The dubiously-named White Boy Posse (WBP) has been in the news recently due to a series of high-profile homicides in Western Canada being attributed to its members. In September of last year, a mother of four was fatally shot on her doorstep in Saskatoon in a case of mistaken identity, while the following October saw the murders of two men, one of whom had been decapitated – a brutal shock-tactic made infamous by radical Islamist sects and Mexican drug cartels such as Los Zetas. Members of the White Boy Posse were arrested in connection with the killings and the media has since described the syndicate as being ‘incredibly violent’, and highlighted its racist ideology and use of neo-Nazi and white supremacist insignia.
The White Boy Posse first came to the attention of the Canadian media in 2004 due to its clashes with the Crazy Dragon Killaz gang. (WBP members began ramming cars of rival delivery dealers to disrupt their cocaine-trafficking operation, and the Killaz retaliated by kidnapping and severely beating three White Boy affiliates.) Several years later in 2007, police publicly named the White Boy Posse as one of an estimated eighteen or nineteen ‘violent gangs’ in Edmonton at the time, and the recent crimes have confirmed that the group is still very active.
In a police raid in 2008 a large number of stolen goods were seized as well as $500,000 in cocaine, over $300,000 in cash, 3,000 ecstasy pills, and twenty-eight firearms including a crossbow. This raid, carried out as part of a targeted investigation against the White Boy Posse, code-named Project Goliath, resulted in seventeen arrests of members “near the top” in the group’s hierarchy. (The Organised Crime Unit claimed the arrests “crippled” the gang and that it was “completely handicapped”, but the events of 2012 alone have proved this statement to be incorrect.)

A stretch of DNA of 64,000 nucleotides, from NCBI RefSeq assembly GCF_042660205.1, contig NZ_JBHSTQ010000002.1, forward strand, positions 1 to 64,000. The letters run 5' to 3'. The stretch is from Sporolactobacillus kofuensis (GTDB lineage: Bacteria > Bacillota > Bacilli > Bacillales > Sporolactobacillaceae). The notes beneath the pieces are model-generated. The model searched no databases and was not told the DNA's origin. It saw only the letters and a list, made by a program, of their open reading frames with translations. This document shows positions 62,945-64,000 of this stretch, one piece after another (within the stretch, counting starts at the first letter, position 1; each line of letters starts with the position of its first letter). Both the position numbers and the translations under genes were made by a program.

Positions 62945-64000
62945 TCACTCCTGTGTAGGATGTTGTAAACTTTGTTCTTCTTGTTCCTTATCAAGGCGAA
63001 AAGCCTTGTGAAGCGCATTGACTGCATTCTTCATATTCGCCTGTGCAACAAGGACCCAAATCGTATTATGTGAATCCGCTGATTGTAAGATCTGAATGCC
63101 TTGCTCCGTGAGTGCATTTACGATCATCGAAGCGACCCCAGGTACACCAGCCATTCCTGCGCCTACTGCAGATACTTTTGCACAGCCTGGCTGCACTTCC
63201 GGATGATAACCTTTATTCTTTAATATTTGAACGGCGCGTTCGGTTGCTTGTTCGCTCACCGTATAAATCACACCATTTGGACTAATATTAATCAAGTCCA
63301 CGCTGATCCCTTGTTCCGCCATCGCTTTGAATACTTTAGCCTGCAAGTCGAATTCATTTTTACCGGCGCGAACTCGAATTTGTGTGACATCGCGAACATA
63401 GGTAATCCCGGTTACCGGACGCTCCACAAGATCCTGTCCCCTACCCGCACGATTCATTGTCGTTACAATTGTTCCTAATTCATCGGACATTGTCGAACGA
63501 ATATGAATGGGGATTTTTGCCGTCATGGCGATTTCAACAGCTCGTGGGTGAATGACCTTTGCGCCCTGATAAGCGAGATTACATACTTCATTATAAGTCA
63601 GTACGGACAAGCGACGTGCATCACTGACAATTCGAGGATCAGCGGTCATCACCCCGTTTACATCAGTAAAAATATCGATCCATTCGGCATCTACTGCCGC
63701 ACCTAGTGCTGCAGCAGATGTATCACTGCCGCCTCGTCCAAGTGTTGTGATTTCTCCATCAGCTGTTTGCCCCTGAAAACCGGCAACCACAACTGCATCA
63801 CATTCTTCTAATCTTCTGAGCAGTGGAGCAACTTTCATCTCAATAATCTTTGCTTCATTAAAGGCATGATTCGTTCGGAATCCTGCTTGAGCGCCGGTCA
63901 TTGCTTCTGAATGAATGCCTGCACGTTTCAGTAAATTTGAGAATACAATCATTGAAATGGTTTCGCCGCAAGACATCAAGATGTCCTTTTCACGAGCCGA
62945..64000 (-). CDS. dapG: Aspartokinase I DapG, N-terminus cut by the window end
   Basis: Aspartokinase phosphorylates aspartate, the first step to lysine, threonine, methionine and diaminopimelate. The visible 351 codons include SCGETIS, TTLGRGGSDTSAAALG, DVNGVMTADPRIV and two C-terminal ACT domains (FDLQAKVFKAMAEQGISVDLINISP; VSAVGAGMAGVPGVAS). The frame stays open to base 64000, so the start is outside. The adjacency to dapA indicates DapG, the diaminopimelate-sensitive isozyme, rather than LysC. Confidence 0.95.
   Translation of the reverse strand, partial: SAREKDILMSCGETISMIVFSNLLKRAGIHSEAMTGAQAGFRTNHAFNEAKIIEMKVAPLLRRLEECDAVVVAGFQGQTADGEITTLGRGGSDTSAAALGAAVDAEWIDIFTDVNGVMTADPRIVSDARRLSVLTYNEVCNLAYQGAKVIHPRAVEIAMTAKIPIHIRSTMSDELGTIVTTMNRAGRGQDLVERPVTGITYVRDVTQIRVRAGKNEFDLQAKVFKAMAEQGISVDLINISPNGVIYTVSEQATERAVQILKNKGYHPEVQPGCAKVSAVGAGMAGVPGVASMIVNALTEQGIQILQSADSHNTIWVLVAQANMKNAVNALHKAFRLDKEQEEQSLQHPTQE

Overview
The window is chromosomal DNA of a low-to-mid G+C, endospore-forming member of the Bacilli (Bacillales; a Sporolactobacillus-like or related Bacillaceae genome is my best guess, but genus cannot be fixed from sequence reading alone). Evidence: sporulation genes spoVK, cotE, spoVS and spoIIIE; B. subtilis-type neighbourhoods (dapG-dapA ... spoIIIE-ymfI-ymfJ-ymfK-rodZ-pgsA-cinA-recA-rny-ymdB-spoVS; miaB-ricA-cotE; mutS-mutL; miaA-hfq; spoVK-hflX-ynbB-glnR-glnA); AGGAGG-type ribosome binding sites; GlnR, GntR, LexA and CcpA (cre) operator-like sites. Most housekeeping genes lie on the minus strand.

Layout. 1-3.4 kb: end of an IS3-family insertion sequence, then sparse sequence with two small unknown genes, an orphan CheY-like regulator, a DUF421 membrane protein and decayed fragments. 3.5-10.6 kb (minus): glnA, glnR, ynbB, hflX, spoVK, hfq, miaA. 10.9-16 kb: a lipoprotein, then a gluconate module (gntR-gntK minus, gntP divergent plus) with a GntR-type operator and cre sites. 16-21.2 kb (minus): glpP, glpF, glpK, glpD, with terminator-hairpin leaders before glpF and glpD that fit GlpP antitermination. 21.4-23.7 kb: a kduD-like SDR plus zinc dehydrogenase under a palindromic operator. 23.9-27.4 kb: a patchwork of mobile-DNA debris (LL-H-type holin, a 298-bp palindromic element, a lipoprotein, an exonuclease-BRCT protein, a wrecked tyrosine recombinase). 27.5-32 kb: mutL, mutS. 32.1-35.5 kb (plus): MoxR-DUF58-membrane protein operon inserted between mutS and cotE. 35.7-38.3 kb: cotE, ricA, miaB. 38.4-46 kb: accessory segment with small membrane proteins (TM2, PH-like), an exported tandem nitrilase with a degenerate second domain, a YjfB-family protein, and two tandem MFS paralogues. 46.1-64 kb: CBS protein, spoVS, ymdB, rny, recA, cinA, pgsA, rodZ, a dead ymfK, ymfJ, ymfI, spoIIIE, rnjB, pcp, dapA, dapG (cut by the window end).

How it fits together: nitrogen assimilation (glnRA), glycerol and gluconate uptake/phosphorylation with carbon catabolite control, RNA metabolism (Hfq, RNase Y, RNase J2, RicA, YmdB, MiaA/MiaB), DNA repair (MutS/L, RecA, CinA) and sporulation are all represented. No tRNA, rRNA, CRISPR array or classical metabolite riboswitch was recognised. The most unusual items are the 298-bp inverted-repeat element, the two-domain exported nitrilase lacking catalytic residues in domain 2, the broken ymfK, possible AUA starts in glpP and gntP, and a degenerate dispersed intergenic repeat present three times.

The loosely organised street-gang is based in Alberta, north-west Canada, but has active cells throughout the Prairie Provinces, from Yellowknife to Saskatoon and from Medicine Hat to Manitoba. Although the Posse only has 50-100 active members it has close ties with the local Hell’s Angels chapters and is involved in drug trafficking, robbery and the illegal firearms trade. Ideologically the White Boy Posse is somewhat contradictory. Its name itself instantly suggests an inherently racist belief system, where having white skin is the only membership criteria. Gang members associate themselves with racist, Nazi iconography and many bear swastika tattoos - in the 2008 police raid mentioned above, the Royal Canadian Mounted Police’s Organised Crime Unit confiscated many flags emblazoned with swastikas and white power symbols.
Despite this, sociologist and social worker Mark Totten questions the White Boy Posse’s dedication to white supremacy and pleads caution when defining it as a neo-Nazi faction. He cites the fact that none of the Posse’s recent crimes appear to be racially motivated, and highlights its links to non-white gangs, including the Redd Alert, questioning how a white-supremacist gang could work with Indians. “We’re not really seeing any link between the White Boy Posse and other neo-Nazi youth skinhead gangs in the country…They’re not just into white supremacy, they’re into making money.”